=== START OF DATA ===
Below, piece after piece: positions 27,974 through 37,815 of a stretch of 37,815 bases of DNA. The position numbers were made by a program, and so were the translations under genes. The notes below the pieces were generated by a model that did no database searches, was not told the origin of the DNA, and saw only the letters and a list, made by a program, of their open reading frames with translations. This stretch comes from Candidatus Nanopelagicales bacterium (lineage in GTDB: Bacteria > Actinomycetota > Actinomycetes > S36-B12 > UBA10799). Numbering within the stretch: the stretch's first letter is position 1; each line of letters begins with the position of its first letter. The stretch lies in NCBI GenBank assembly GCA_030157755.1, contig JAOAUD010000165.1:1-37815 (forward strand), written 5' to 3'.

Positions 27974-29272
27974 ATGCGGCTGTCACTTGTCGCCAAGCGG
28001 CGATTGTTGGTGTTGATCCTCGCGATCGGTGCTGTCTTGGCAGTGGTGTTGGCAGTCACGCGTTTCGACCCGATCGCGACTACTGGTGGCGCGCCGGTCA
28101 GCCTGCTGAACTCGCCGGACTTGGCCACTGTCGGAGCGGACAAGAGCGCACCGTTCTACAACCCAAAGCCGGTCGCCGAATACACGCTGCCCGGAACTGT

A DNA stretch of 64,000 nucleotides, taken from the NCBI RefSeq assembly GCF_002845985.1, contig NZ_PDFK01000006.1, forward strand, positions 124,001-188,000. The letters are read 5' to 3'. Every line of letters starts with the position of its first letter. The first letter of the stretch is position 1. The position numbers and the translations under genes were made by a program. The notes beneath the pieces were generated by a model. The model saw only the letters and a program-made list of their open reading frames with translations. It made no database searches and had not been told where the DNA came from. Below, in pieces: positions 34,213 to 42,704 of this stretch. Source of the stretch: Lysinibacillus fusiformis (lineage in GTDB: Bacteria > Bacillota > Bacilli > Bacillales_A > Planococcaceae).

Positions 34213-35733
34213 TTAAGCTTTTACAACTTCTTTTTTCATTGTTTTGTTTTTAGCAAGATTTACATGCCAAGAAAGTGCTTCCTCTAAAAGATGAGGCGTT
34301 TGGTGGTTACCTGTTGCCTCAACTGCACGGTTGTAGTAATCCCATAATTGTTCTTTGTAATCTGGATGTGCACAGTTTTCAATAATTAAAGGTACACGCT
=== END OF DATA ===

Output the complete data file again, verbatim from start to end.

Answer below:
Below, piece after piece: positions 27,974 through 37,815 of a stretch of 37,815 bases of DNA. The position numbers were made by a program, and so were the translations under genes. The notes below the pieces were generated by a model that did no database searches, was not told the origin of the DNA, and saw only the letters and a list, made by a program, of their open reading frames with translations. This stretch comes from Candidatus Nanopelagicales bacterium (lineage in GTDB: Bacteria > Actinomycetota > Actinomycetes > S36-B12 > UBA10799). Numbering within the stretch: the stretch's first letter is position 1; each line of letters begins with the position of its first letter. The stretch lies in NCBI GenBank assembly GCA_030157755.1, contig JAOAUD010000165.1:1-37815 (forward strand), written 5' to 3'.

Positions 27974-29272
27974 ATGCGGCTGTCACTTGTCGCCAAGCGG
28001 CGATTGTTGGTGTTGATCCTCGCGATCGGTGCTGTCTTGGCAGTGGTGTTGGCAGTCACGCGTTTCGACCCGATCGCGACTACTGGTGGCGCGCCGGTCA
28101 GCCTGCTGAACTCGCCGGACTTGGCCACTGTCGGAGCGGACAAGAGCGCACCGTTCTACAACCCAAAGCCGGTCGCCGAATACACGCTGCCCGGAACTGT

A DNA stretch of 64,000 nucleotides, taken from the NCBI RefSeq assembly GCF_002845985.1, contig NZ_PDFK01000006.1, forward strand, positions 124,001-188,000. The letters are read 5' to 3'. Every line of letters starts with the position of its first letter. The first letter of the stretch is position 1. The position numbers and the translations under genes were made by a program. The notes beneath the pieces were generated by a model. The model saw only the letters and a program-made list of their open reading frames with translations. It made no database searches and had not been told where the DNA came from. Below, in pieces: positions 34,213 to 42,704 of this stretch. Source of the stretch: Lysinibacillus fusiformis (lineage in GTDB: Bacteria > Bacillota > Bacilli > Bacillales_A > Planococcaceae).

Positions 34213-35733
34213 TTAAGCTTTTACAACTTCTTTTTTCATTGTTTTGTTTTTAGCAAGATTTACATGCCAAGAAAGTGCTTCCTCTAAAAGATGAGGCGTT
34301 TGGTGGTTACCTGTTGCCTCAACTGCACGGTTGTAGTAATCCCATAATTGTTCTTTGTAATCTGGATGTGCACAGTTTTCAATAATTAAAGGTACACGCT